Australian Idol facing the Network Ten cost-cutter. With its ratings down more than 15% on last year, Australian Idol is now facing the same cost slashing approach that Ten has inflicted on Big Brother . Ten and producer Fremantlemedia will meet later in the year to start discussing next year’s competition. New Big Brother co-host Kyle Sandilands has already been re-hired for Idol next year, but the fate of the other judges is up in the air. Marcia Hines and Mark Holden are the ones in the gun. And forget all the talk of Big Brother being renewed for sums over $35 million. It was nothing like it. The real sum is somewhere between $22 million and $24 million. Endermol-Southern Star took some time to come to the party, but they did in the end. Producers have been changed with Rory Callaghan, the former head of light entertainment at Nine and formerly at Granada (where he was in charge of Dancing With The Stars ), in overall control, and the day to day production being run by Virginia Hodgson who produced the NRL Footy Show at Nine this year. And there will be no cattle call recruitment campaign for BB this year: prospective participants will have to submit a short video via the internet. That will be a significant cost saving. The use of the internet to gather contestants is also being canvassed for Idol , but it’s hard to assess a singer’s vocal abilities online. BB insiders say it looks likely that an “Adults Only” program will return next year, certainly Endermol Southern Star is planning along those lines. At its 2007 profit announcement, Ten showed a graph of its ratings over various years in its key demographics: the 18 to 49 and the 16 to 39. The graph also contained the network’s revenue over the past few years. There’s a big gap between ratings and revenue and Ten says it is determined to lift the latter. If it can’t boost ratings on programs like BB and Idol , then costs will have to come down. — Glenn Dyer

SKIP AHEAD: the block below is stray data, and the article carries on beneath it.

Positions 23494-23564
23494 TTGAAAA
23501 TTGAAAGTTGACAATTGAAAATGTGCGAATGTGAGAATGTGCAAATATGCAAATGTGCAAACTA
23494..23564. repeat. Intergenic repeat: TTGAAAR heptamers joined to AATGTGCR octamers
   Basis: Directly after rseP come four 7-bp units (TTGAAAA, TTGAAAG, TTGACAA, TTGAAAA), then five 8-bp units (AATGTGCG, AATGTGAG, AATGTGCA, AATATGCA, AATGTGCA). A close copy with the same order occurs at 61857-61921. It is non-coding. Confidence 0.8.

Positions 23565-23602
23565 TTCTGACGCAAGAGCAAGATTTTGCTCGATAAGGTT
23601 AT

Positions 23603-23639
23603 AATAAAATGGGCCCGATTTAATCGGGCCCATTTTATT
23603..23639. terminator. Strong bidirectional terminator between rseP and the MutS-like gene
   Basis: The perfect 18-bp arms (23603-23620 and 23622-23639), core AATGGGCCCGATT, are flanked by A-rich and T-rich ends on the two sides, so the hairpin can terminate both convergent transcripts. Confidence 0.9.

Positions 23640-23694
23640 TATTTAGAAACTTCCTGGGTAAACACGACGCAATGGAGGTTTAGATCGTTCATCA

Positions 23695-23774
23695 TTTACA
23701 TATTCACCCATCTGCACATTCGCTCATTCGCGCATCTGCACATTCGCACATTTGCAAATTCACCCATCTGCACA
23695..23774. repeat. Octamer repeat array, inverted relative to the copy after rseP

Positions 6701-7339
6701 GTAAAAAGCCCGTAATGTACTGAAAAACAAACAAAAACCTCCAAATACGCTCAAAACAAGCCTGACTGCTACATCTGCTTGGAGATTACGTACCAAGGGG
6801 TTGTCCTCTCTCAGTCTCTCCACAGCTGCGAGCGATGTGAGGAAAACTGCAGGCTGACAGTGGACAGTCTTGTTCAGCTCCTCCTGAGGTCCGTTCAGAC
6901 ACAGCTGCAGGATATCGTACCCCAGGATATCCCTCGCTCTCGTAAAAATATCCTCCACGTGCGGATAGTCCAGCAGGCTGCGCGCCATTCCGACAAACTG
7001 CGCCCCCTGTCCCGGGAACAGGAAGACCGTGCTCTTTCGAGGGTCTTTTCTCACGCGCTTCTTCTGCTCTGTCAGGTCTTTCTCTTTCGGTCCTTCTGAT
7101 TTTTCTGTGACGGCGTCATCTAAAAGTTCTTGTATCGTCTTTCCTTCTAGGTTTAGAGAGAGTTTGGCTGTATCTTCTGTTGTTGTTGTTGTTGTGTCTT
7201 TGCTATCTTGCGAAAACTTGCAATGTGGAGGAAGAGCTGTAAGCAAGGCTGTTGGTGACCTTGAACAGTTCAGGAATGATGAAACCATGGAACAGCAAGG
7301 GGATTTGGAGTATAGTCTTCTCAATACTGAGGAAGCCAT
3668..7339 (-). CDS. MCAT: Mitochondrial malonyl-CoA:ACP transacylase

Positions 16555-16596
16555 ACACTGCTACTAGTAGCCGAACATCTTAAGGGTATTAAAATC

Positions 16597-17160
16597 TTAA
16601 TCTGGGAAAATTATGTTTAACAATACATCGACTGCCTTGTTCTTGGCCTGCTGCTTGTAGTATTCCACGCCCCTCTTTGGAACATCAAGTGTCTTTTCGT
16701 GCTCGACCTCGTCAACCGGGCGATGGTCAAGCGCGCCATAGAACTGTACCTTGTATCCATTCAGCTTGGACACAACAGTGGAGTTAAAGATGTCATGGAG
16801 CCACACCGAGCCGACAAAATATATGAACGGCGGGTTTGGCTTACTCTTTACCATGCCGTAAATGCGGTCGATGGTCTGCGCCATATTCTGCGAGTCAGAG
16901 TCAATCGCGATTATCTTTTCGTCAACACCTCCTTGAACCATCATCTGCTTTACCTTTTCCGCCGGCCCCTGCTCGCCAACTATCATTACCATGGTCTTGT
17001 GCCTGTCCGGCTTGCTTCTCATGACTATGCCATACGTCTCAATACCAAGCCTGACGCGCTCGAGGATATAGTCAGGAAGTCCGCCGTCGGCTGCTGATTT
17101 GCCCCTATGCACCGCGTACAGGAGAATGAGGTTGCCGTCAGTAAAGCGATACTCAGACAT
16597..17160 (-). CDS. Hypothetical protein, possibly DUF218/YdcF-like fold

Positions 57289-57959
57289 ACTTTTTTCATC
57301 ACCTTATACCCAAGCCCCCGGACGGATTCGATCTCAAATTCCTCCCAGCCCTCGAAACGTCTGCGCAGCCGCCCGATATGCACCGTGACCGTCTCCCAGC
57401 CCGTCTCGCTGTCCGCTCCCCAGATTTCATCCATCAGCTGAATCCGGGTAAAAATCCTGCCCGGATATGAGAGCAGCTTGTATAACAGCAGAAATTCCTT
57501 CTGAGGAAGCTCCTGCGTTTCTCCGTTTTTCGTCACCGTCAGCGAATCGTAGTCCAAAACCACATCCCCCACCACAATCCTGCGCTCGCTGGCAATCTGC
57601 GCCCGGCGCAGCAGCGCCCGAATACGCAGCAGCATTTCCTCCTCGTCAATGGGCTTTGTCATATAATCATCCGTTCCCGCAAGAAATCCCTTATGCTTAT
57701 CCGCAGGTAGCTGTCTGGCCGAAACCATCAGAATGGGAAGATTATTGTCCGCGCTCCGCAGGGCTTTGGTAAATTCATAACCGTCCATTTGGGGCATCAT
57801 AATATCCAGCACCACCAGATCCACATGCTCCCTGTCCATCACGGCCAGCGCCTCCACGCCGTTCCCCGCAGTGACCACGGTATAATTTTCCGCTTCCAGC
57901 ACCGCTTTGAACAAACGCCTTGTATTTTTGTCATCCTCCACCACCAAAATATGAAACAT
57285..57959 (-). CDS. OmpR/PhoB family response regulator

Howard and Rudd stir up the Grumpy Old Men. Has the ABC unwittingly got the election campaign bang to rights, as the fuzz says on The Bill ? A note was sent out ABC TV programmers yesterday, advising of program changes. To accommodate the Liberal Party campaign launch next Tuesday at 7.30pm, The 7.30 Report has been pushed back to 8pm and that night’s ep of Grumpy Old Men will be shown at a later date. Is that a reference to the Prime Minister? Then the next night is the ALP campaign launch, so to accommodate it, The New Inventors has been pushed back ’til the following Tuesday, bumping Grumpy Old Men out of the schedule again. The New Inventors , is that Kev’s Labor Party? — Glenn Dyer
It really is The Smage. From The Age website, yesterday, at 1.13pm.
Last night’s TV ratings
The Winners: Seven was the only winner, it being a Monday night. Border Security was tops with 1.621 million, City Homicide was second with 1.559 million, then Seven News with 1.457 million. Surf Patrol averaged 1.418 million for Seven at 8pm and Home And Away had 1.308 million. Today Tonight was next with 1.303 million, followed by Nine News (1.231 million), Criminal Minds (1.177 million), the 7pm ABC News (1.143 million), A Current Affair (1.138 million), Australian Idol (1.121 million) and Supernatural (1.001 million). Mythbusters averaged 452,000 in repeat. Enough Rope with Rod Stewart faded to 899,000 at 9.30pm.